I took the first available bus. The conditions are not ideal, to be very honest. If you cannot sit on the first row, you see almost anything. The bus windows are not clear, the pictures you can shoot are such a bad quality that you cannot use them for anything! From this point of view it was a big disillusion for me.
The heat of the earth still lies in the ground and in some places at one meter depth there are temperatures of 100°C or up to 13 meters depth the temperatures arise from 400 to 600°C.
As you can see here, to demonstrate this the man let some water inside these holes - inside there is mounted a pipe, of course - and the Earth power throw back the boiled water with a huge pressure.
Several roads run through the volcanic landscape and is believed to be transported to another world. The dark lava and volcanic cones provide a wonderful contrast to the blue sky.
The picture above does not belong to me, of course, it is impossible to shoot such a clear picture through those bus windows, unfortunately. And on the route I did not get such a magnificent perspective on a crater .... so, what can I say different than I was disappointed about the 40 minutes slowly tour, but I do not regret doing it. Fortunately the 9 euros entry fee is a decent amount.
The 14-kilometer round trip can be done only by bus. The road built through the lava is pretty spectacular and very narrow. From the 350-meter high Montaña Rajada you can get an overview of most of the Timanfaya National Park. The large complex, which occupies the sea of lava now, belonged before the eruptions to most fertile part of Lanzarote. After the disaster that was incredible amount of eight million cubic meters of lava where previously small villages and individual farms had existed; a total of about 420 houses were destroyed. The destroyed villages were Timanfaya, Los Rodeos, Mancha Blanca, Santa Catalina, Mazo, Jarretas, Tingafa, Peña Palomas, Testeina, La Geria, Macintafe, Mozaga, Guagaro, Masdache and Iguadén, also the estates of Maretas and Chupaderos.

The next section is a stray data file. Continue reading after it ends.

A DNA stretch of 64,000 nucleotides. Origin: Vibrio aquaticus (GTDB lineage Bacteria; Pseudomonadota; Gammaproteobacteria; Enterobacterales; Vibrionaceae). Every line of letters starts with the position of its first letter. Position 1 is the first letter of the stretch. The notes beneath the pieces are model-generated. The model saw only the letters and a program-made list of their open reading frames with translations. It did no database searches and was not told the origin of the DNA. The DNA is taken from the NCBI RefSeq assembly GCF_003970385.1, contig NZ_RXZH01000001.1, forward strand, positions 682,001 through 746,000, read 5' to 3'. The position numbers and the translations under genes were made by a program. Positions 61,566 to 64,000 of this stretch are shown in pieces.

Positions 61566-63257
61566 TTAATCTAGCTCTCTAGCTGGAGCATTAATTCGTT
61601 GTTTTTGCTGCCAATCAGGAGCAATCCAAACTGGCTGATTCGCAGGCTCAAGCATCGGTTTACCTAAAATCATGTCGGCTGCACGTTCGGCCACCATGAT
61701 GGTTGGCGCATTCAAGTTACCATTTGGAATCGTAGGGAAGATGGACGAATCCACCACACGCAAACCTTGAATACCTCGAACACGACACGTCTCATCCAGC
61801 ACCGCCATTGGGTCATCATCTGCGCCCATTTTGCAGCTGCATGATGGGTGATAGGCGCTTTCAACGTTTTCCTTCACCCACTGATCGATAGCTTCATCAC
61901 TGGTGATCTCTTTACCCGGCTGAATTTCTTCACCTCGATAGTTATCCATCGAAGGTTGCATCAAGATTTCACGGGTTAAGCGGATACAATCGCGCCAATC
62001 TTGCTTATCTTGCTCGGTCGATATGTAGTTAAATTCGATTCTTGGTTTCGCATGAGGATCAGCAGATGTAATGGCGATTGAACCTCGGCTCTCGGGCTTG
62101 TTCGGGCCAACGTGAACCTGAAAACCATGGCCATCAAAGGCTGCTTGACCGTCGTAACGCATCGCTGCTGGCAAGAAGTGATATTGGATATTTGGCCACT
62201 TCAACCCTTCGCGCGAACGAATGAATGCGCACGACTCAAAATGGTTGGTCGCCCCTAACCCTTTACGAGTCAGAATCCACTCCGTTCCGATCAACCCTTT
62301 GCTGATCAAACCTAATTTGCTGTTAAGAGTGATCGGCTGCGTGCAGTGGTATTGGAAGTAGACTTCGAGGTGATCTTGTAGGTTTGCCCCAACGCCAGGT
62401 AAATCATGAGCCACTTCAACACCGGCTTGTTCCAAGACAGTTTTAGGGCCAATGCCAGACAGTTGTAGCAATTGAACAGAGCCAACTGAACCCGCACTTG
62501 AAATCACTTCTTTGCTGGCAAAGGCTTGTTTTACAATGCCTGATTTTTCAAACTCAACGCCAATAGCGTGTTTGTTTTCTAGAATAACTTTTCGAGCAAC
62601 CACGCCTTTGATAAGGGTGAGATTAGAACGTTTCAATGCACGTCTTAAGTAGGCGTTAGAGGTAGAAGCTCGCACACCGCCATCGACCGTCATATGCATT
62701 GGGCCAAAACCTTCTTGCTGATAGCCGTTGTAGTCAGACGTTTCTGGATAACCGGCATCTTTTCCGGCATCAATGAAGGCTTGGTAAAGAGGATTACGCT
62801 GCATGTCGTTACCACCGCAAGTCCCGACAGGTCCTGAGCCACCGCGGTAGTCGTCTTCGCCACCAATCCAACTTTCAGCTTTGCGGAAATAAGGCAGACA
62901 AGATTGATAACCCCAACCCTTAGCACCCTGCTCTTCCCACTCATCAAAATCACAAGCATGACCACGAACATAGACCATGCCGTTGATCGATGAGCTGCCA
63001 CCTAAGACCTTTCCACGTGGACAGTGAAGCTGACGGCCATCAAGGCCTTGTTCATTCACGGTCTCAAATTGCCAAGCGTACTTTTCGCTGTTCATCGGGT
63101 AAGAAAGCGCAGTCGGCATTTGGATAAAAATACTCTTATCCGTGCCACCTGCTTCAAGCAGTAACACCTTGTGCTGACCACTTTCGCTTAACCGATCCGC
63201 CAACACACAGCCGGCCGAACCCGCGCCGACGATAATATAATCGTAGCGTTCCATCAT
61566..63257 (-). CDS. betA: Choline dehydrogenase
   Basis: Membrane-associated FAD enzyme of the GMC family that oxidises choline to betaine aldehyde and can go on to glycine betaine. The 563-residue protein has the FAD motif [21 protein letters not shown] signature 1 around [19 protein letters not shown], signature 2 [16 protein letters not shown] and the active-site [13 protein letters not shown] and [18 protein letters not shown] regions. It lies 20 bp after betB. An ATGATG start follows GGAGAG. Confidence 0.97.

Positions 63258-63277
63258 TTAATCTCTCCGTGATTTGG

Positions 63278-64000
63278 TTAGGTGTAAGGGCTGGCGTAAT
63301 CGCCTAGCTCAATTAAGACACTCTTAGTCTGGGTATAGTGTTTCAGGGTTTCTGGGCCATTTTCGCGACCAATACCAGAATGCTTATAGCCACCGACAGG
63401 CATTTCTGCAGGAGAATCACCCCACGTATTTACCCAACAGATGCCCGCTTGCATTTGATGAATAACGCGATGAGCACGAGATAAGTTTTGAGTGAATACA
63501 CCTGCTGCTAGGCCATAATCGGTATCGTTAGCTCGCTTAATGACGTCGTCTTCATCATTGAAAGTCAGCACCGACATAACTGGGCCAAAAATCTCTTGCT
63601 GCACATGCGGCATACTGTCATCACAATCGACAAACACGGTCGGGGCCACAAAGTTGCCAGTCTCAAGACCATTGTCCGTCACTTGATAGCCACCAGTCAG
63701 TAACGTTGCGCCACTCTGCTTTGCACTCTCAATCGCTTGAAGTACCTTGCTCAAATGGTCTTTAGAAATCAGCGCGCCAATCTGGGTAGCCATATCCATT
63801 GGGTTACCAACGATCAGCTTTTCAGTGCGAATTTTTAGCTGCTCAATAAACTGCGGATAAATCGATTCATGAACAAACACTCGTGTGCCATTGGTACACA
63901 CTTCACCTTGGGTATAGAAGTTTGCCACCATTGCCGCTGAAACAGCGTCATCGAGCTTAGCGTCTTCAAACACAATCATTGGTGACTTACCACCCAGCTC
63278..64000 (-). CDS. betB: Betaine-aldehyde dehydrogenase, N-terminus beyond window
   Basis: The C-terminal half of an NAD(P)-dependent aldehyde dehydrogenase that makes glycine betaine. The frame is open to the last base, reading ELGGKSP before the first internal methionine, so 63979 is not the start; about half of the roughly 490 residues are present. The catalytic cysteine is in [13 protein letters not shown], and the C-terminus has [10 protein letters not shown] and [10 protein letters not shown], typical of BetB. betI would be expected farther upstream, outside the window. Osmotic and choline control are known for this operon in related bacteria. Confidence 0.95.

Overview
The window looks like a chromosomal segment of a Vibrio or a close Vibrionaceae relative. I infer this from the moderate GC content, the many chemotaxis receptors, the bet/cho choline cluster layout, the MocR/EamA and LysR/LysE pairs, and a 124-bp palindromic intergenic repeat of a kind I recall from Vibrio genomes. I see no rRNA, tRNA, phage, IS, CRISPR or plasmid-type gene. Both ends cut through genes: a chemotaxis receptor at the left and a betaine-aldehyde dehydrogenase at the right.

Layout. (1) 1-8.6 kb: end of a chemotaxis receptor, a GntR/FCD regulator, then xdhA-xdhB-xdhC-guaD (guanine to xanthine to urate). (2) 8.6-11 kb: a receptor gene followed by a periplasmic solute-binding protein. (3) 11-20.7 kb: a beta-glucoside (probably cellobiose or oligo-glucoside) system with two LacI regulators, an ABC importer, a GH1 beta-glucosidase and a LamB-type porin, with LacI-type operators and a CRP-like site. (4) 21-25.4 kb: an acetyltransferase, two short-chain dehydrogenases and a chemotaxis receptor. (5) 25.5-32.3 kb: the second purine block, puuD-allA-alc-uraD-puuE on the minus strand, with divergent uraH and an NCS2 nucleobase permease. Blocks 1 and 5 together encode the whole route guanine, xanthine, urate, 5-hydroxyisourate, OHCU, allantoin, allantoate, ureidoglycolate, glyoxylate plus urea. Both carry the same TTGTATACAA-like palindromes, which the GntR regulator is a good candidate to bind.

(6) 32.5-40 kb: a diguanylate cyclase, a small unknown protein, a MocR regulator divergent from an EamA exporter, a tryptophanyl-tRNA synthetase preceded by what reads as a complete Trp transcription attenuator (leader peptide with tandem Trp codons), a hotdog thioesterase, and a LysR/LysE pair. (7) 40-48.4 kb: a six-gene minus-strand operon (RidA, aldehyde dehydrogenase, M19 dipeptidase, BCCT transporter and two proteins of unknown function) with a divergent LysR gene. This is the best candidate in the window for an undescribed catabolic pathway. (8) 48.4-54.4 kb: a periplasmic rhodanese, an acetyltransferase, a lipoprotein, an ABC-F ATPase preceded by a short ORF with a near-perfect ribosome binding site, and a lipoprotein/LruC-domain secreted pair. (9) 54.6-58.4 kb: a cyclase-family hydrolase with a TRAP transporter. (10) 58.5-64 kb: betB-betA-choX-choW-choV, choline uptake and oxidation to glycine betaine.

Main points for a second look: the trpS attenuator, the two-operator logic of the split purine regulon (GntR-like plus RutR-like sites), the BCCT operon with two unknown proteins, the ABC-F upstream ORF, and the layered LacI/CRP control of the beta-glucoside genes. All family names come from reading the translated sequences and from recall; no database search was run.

The volcanoes that form the Timanfaya National Park belong to the so-called Hawaiian group. They accumulated into huge ash columns, lapilli*, which being transported by the wind cover wide areas and slopes of old crater at high altitudes. These areas formed by the ash fall are called Valle de la Tranquilidad (valley of peace). The center of the outbreak was the Maciso del Fuego (Fire Massif), which rises 525 meters high. This volcano is covered with slag and ash originating from the eruptions of the 18th century.
However, it was found that the ridge that still emits intense heat radiation consists of very old lava belonging to the ancient mountain Timanfaya. Interesting are the frequent rows of small stoves (Hornitos) and parasite volcanoes, named such as because they have been formed at the foot of a central colossus. The impressive cinder cone Caldera del Corazoncillo has a crater of about 100 meters below the ground surface. The Lava of this volcano buried in 1730 the village of Timanfaya.
*Lapilli is a size classification term for tephra, which is material that falls out of the air during a volcanic eruption or during some meteorite impacts.
By definition lapilli range from 2 to 64 mm (0.08 to 2.52 in) in diameter. A pyroclastic particle greater than 64 mm in diameter is known as a volcanic bomb when molten, or a volcanic block when solid. Pyroclastic material with particles less than 2 mm in diameter is referred to as volcanic ash.
to be followed